Editor’s note: This story originally appeared in the September/October 2015 issue of Catster print magazine. Click here to subscribe to Catster magazine.
Orange County, California, keeps growing. The population grew 4.5 percent in the past five in expanding years, higher than the state average. Know what else is growing? The cat population. It’s at 85.8 million nationwide, the most since survey conductors at American Pet Products Association began keeping records. In 2009, 38.2 million homes had cats; in 2015, cats lived in 42.9 million homes.
This means it might be the perfect time for homebuilders to consider all their homes’ potential inhabitants. Southern California development company Brookfield Residential has already started.
“Cats need their own place. They have some accessories, like the litter box, that need to be privately located and out of the way,” said Mercedes Meserve, vice president of marketing. She said the company believes in creating “the best places to call home for all members of the family, including the furry ones.”
The company recently began offering “cat caves” in homes. These Southern California offers its first built-in cat features for residents. Cat-only cubbies are created to give cats some privacy in their litter box moments, tucked out of sight, yet in plain sight, within laundry rooms.
“For a long time, we’ve been offering options for dogs; this helps accommodate the four-legged family member who needs his/her own space inside the home,” Meserve said. “We’ve taken our cabinetry in the laundry room and refurbished it to offer the privacy and the access for the litter box to be compartmentalized.”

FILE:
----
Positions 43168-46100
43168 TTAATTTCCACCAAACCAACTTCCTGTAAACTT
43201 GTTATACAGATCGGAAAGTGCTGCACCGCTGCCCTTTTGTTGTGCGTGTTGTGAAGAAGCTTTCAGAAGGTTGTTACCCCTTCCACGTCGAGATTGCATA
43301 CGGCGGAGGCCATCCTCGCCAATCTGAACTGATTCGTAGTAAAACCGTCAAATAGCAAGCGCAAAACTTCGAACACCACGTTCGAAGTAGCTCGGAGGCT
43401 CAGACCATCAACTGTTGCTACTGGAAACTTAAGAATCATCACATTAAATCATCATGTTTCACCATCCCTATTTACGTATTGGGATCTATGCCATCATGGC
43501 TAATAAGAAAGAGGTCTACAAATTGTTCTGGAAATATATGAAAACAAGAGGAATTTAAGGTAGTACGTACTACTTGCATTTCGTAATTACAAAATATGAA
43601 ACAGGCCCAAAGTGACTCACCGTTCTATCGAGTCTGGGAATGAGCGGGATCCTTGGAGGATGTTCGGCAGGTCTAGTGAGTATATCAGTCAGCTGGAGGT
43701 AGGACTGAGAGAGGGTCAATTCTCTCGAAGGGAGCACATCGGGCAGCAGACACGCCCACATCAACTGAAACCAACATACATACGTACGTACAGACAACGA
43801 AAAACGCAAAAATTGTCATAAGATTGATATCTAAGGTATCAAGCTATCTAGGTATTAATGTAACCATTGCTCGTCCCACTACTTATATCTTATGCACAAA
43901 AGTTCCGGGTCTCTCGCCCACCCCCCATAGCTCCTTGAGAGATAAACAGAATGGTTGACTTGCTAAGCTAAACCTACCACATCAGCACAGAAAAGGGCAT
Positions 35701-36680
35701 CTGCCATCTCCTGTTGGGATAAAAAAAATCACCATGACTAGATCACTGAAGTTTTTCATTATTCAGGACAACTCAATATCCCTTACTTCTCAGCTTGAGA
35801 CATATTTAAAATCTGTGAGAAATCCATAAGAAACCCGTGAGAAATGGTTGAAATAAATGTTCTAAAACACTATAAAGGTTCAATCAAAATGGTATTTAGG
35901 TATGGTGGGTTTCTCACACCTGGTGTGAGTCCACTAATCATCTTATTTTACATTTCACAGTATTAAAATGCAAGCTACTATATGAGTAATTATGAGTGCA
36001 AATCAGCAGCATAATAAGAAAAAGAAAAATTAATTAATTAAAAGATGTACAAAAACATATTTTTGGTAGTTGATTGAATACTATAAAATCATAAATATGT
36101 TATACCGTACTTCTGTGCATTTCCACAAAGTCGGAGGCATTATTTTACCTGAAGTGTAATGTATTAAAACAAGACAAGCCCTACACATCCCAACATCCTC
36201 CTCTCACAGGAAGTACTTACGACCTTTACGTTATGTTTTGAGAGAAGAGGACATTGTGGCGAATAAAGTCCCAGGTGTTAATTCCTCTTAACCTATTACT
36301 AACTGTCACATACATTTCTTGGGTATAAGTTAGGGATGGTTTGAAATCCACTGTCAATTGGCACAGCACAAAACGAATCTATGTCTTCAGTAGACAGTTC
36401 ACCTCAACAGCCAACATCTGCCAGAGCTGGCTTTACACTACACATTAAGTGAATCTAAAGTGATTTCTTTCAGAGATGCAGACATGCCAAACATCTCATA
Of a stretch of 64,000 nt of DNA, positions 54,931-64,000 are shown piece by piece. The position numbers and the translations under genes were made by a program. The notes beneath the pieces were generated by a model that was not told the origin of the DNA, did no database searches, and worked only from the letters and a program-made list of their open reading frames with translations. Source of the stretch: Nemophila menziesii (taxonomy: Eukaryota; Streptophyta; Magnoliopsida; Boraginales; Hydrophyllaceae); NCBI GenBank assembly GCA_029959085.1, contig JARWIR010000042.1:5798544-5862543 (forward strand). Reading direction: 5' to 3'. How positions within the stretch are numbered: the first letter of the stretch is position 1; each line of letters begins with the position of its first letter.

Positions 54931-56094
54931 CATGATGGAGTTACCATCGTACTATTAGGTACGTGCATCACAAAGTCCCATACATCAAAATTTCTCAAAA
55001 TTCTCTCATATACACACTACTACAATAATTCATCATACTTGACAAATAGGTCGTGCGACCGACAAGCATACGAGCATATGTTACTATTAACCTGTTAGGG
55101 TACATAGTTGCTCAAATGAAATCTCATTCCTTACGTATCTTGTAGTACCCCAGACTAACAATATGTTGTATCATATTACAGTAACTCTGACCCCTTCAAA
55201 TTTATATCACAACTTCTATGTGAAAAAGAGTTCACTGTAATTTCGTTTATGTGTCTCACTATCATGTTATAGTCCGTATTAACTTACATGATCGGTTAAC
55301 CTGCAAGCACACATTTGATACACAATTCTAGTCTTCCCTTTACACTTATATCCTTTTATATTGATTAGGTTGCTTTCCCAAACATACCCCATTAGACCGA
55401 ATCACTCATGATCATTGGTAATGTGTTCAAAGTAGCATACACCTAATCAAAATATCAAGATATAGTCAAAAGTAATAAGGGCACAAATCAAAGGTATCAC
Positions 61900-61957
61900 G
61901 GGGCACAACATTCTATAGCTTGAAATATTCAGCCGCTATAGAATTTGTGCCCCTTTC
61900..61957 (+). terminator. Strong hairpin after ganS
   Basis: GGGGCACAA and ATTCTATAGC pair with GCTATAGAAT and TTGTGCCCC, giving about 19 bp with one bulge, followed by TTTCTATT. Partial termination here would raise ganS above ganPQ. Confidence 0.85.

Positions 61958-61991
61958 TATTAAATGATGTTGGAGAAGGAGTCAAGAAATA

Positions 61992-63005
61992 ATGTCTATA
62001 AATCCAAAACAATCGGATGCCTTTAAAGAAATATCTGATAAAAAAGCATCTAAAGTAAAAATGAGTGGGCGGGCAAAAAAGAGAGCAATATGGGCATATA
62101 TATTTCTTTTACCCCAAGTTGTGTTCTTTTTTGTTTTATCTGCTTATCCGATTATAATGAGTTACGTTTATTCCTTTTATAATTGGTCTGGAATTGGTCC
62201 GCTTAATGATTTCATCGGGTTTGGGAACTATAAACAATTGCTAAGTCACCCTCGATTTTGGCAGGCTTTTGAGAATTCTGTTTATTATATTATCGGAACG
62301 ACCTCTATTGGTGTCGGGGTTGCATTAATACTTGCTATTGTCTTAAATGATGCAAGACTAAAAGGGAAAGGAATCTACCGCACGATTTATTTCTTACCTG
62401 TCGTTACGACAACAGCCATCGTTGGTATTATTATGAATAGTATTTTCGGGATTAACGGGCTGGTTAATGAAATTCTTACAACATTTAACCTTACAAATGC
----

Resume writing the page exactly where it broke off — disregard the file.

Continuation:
The new features can be built in the Tustin, Calif., neighborhood development of Huntley at Greenwood in Tustin Legacy. The price for the built-in is $300.
Meserve has customized her own home for her cat — after the fact, as it were. She and her husband heard a loud crash in their kitchen one day, and when they looked for the source of the sound, they found their cat had jumped on the hood above their stove and broken it, sending it down to the ground.
“We remodeled and added in a lot of high places for the cat to jump,” Meserve said.
No word on whether Brookfield will put in cat shelves for potential homeowners, but we’re hopeful.
Update: Here’s a video made by CatChannel.com on the cat caves:
About the author: Anastasia Thrift’s “job” is to find interesting cats online and share stories and photos about them for CatChannel.com. She’s written about pets and their people for 10 years, working her way up the food chain to cats. Neighborhood cat, Killer, ate on her front porch for a year before reluctantly letting her bring him indoors. Follow Anastasia on Twitter.